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2 November, 2012  ▪  Rostyslav Semkiv

The Art of Resistance

The theme of Ukrainian insurgency as a component of mass culture

When yet another film or book made in Ukraine or elsewhere promotes a historically or culturally misleading portrait of Ukrainians, indignation – be it fair – is not enough. Attempts to forge history should be prevented at all levels, from academic to daily life. One widespread belief in Ukraine – almost superstitious at times – is that withstanding powerful informational influence and pressure - foreign or domestic - is next to impossible. However, this sort of pressure often tends to make beliefs only stronger – as it does with the history of UPA, the Ukrainian Insurgent Army. Millions of Ukrainians believe that the rebels were heroes. This conviction can spread or stay within the circle of those who have it now, but it will never fade away. The theme of Ukrainian insurgents has extended beyond historical monographs and little-known novels growing into a component of mass culture and collective consciousness – even a new style of resistance.

THE UNBREAKABLE OPPOSITION

Mass culture is based on very simple things – essentially opposites, such as good and bad or native and strange. A teenager who folds the Ukrainian flag around his shoulders at a football match will never think of it as strange. Insurgent history has similarly become native to many of those who previously could not have thought it would. Now, it is the perfectly visible, no longer hushed past with its original and well-known images and rituals. Russian-speaking tourists eagerly say “Long live Ukraine!” when they enter Kryivka – a bunker or shelter in English – a popular UPA-themed restaurant in Lviv. This shows that they simply accept the rules when they are in this separate territory, even if it is strange to them. Their Facebook photos with fake machine guns from this restaurant confirm the status of the UPA as a fighting party in the Second World War better than any speech does.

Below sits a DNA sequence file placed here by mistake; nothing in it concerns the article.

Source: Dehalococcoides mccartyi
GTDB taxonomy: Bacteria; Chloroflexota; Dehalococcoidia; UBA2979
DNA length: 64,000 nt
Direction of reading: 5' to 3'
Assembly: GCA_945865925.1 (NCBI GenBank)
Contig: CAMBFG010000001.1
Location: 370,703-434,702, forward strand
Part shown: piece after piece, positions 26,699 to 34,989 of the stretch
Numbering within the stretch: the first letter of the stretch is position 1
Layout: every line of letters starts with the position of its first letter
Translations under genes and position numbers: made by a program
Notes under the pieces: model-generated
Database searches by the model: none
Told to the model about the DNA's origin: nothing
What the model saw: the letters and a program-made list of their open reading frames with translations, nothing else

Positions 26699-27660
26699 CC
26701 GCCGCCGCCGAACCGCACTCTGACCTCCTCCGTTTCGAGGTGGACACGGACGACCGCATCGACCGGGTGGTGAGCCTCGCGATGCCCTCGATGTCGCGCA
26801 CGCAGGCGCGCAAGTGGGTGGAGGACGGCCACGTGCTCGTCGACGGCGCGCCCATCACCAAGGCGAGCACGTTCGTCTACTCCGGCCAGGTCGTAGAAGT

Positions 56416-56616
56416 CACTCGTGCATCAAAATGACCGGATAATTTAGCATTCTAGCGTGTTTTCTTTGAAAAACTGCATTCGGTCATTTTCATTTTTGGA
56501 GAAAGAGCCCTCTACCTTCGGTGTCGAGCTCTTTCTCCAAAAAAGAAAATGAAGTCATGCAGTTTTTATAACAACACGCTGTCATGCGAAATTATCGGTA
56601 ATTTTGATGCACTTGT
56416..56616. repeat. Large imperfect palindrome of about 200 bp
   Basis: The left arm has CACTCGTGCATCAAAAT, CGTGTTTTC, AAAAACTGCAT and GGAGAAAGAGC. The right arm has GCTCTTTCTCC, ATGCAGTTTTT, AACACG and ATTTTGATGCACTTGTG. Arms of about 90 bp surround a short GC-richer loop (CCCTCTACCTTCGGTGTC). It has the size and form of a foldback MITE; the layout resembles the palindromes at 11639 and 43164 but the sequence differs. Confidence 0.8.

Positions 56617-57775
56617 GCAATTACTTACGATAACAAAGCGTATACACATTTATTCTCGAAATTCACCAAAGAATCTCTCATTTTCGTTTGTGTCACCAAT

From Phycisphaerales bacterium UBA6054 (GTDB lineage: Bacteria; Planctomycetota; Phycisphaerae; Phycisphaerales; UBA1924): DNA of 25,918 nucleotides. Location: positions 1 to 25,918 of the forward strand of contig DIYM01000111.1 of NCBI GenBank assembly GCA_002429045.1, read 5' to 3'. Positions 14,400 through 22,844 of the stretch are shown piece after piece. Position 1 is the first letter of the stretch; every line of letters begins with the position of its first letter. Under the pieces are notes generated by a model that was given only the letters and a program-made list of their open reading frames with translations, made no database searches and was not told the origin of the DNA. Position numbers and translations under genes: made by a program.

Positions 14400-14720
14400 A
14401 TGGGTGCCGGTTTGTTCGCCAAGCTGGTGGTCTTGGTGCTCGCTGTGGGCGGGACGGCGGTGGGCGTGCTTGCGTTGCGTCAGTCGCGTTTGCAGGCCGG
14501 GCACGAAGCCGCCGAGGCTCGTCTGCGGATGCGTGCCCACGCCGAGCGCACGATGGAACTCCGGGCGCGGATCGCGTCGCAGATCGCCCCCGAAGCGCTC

Modern mass culture grows from oppositions and attempts to immediately offset them. It presents the most important things as a game – and Kryivka is a perfect example. However, it does not lose the opposition of good and bad or native and foreign. Their action is smoothed out, sharpness blurred, yet every Ukrainian citizen or a visiting tourist understands them as soon as they see them, even if they hide this understanding behind courteous grins. Meanwhile, even in the game, its participants come to see the poles and lines of the resistance clearly. These visions turn into firm beliefs that are subsequently difficult to change. In this aspect, mass culture has no equals.  

Apart from the political impulse to focus on gaining and developing an independent state that is Ukrainian in form and spirit, UPA insurgents have left an extensive legacy of photographs, stories, songs and poems. Some of these songs have grown more popular than those considered to be the nation’s favourites. Even the words used to describe the Second World War have changed: kryivka and bunker for an underground shelter have ousted the soviet army’s blindazh and ziemlianka. Music projects, such as Taras Chubai’s Plach Yeremii, Andriy Kuzmenko’s Skriabin, Sashko Polozhynsky’s Tartak, Andriy Pidluzhniy’s Nichlava and Orest Liuty’s (whose surname means “enraged” in English –his real name is Antin Mukharsky) Tender Ukrainization, have been a major contribution to the establishment of a positive image of insurgents, especially among young people. Tender Ukrainization was especially interesting in terms of its creative revision of the boring old chanson and the accent on the UPA’s equally anti-Bolshevik and anti-Nazi struggle, as well as its multiethnic and egalitarian nature.

REVENGE IN WORDS